Are People Excessive or Judicious in Their Egocentrism? A Modeling Approach to Understanding Bias and Accuracy in People’s Optimism

ASU Author/Contributor (non-ASU co-authors, if there are any, appear on document)
Andrew Smith Ph.D, Associate Professor (Creator)
Institution
Appalachian State University (ASU )
Web Site: https://library.appstate.edu/

Abstract: People are often egocentric when judging their likelihood of success in competitions, leading to overoptimism about winning when circumstances are generally easy and to overpessimism when the circumstances are difficult. Yet, egocentrism might be grounded in a rational tendency to favor highly reliable information (about the self) more so than less reliable information (about others). A generaltheory of probability called extended support theory was used to conceptualize and assess the role of egocentrism and its consequences for the accuracy of people’s optimism in 3 competitions (Studies 1–3,respectively). Also, instructions were manipulated to test whether people who were urged to avoid egocentrism would show improved or worsened accuracy in their likelihood judgments. Egocentrism wasfound to have a potentially helpful effect on one form of accuracy, but people generally showed too much egocentrism. Debias instructions improved one form of accuracy but had no impact on another. The advantages of using the EST framework for studying optimism and other types of judgments (e.g.,comparative ability judgments) are discussed.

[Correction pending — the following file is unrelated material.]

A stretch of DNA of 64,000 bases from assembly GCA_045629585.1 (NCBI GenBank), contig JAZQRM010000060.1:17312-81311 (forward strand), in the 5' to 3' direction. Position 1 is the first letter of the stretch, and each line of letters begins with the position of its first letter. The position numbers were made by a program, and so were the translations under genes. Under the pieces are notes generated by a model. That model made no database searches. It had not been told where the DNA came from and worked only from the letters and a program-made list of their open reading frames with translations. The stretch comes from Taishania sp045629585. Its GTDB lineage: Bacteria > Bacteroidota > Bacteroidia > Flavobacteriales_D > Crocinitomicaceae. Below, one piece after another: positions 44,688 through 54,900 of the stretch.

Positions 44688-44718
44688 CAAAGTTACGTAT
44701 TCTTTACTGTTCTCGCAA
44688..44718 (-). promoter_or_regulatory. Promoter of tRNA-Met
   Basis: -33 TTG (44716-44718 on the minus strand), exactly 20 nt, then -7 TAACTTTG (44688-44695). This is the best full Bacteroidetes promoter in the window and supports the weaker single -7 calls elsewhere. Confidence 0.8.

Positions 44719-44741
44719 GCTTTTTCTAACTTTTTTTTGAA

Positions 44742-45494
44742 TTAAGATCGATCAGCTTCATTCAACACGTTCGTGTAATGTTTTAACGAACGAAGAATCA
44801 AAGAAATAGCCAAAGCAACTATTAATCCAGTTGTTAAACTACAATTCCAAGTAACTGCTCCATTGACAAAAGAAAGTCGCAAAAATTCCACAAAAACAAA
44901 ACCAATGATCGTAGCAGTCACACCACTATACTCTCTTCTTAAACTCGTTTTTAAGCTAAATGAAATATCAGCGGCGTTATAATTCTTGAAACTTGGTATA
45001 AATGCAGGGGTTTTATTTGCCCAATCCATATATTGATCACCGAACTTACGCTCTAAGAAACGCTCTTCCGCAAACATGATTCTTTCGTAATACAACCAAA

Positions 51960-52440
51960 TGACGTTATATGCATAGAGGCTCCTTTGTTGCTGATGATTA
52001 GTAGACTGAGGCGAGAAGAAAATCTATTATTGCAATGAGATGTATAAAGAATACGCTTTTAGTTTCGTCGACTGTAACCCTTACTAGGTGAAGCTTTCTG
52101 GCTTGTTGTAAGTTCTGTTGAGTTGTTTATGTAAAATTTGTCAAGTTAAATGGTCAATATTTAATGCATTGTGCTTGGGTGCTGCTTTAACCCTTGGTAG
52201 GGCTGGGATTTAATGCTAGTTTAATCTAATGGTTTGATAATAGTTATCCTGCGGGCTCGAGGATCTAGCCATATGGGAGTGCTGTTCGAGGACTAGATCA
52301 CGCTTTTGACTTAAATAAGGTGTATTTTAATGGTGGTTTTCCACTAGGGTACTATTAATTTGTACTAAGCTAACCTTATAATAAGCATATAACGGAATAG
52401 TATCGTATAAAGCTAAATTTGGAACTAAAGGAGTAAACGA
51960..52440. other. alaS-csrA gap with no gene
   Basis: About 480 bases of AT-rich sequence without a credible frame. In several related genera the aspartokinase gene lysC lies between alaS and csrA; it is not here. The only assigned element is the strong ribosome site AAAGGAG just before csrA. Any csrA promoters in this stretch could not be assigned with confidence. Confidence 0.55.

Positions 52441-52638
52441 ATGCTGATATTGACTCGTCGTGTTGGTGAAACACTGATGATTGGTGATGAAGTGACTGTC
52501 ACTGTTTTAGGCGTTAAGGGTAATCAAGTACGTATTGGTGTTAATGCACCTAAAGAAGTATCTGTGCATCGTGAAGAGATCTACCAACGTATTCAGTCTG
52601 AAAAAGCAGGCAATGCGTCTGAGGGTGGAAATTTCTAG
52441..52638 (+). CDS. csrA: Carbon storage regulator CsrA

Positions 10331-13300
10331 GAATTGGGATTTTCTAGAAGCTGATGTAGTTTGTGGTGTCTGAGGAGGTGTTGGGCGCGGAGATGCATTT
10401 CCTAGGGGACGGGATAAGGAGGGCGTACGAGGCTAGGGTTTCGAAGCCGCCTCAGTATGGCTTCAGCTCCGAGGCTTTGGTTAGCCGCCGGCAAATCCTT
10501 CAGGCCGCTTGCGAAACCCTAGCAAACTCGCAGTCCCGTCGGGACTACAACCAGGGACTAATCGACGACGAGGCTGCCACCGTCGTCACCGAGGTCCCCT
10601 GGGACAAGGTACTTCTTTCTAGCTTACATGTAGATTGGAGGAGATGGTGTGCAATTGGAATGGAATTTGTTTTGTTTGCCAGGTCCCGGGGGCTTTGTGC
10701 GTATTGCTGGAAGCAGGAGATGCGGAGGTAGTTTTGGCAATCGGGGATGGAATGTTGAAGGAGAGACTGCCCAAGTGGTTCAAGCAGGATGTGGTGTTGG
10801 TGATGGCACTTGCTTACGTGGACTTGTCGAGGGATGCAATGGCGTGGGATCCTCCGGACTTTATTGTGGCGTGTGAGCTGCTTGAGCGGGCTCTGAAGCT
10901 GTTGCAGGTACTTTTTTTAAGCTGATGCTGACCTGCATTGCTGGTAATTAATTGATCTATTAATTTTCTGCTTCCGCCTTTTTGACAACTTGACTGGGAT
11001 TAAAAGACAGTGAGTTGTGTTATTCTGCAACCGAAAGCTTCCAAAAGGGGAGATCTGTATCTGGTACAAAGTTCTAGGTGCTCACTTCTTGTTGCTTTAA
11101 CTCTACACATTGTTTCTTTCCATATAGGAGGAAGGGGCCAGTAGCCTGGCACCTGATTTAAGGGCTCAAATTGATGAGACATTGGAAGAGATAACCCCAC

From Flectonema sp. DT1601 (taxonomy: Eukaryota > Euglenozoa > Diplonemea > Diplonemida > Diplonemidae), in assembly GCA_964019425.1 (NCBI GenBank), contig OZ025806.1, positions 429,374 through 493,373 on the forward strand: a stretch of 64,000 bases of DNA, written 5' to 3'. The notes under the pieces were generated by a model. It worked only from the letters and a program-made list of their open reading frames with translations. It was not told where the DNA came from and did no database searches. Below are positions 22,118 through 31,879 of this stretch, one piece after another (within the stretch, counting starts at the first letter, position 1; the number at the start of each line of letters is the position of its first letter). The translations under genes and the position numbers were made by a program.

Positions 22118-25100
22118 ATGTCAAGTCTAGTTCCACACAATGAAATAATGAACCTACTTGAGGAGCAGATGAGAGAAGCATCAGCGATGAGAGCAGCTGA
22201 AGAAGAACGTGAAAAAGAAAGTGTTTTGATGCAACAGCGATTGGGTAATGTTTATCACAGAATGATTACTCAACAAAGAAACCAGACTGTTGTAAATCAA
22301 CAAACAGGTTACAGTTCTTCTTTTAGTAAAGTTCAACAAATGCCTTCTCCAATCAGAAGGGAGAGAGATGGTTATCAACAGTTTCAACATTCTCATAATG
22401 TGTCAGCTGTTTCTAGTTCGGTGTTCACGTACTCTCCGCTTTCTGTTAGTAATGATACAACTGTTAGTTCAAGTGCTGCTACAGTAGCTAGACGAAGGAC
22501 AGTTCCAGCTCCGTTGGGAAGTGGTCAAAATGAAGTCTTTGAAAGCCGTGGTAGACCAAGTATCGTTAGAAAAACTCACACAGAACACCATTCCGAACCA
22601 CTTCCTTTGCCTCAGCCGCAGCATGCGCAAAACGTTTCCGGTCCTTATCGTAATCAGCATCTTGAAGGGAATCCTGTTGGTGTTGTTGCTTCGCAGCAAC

Additional Information

Publication
Paul D. Windschitl, Jason P. Rose, Michael T. Stalkfleet, and Andrew R. Smith (2008) "Are People Excessive or Judicious in Their Egocentrism? A Modeling Approach to Understanding Bias and Accuracy in People’s Optimism" Journal of Personality and Social Psychology vol. 95, No.2 pp. 253-273. Version of Record available @ (DOI: 10.1037/0022-3514.95.2.253)
Language: English
Date: 2008
Keywords
egocentrism, optimism, likelihood-judgement, comparative-judgement, shared-circumstance-effect

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